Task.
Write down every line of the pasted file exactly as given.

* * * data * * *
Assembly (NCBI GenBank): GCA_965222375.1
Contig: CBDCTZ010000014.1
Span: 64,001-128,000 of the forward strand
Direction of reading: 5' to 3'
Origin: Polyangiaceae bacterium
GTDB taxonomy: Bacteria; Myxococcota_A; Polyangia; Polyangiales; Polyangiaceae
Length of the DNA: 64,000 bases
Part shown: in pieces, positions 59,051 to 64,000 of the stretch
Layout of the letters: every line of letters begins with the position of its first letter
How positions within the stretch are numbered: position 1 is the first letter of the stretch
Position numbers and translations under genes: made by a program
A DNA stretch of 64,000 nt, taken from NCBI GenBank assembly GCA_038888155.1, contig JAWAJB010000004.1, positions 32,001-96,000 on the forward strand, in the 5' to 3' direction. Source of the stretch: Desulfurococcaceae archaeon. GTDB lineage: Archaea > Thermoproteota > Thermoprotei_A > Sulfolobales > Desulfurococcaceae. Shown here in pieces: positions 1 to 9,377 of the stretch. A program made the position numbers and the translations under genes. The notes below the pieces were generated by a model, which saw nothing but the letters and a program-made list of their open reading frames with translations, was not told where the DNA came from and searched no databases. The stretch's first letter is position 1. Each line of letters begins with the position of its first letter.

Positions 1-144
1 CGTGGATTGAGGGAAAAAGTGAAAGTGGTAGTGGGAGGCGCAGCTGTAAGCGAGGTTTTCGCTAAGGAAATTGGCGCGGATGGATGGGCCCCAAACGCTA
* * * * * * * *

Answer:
Assembly (NCBI GenBank): GCA_965222375.1
Contig: CBDCTZ010000014.1
Span: 64,001-128,000 of the forward strand
Direction of reading: 5' to 3'
Origin: Polyangiaceae bacterium
GTDB taxonomy: Bacteria; Myxococcota_A; Polyangia; Polyangiales; Polyangiaceae
Length of the DNA: 64,000 bases
Part shown: in pieces, positions 59,051 to 64,000 of the stretch
Layout of the letters: every line of letters begins with the position of its first letter
How positions within the stretch are numbered: position 1 is the first letter of the stretch
Position numbers and translations under genes: made by a program
A DNA stretch of 64,000 nt, taken from NCBI GenBank assembly GCA_038888155.1, contig JAWAJB010000004.1, positions 32,001-96,000 on the forward strand, in the 5' to 3' direction. Source of the stretch: Desulfurococcaceae archaeon. GTDB lineage: Archaea > Thermoproteota > Thermoprotei_A > Sulfolobales > Desulfurococcaceae. Shown here in pieces: positions 1 to 9,377 of the stretch. A program made the position numbers and the translations under genes. The notes below the pieces were generated by a model, which saw nothing but the letters and a program-made list of their open reading frames with translations, was not told where the DNA came from and searched no databases. The stretch's first letter is position 1. Each line of letters begins with the position of its first letter.

Positions 1-144
1 CGTGGATTGAGGGAAAAAGTGAAAGTGGTAGTGGGAGGCGCAGCTGTAAGCGAGGTTTTCGCTAAGGAAATTGGCGCGGATGGATGGGCCCCAAACGCTA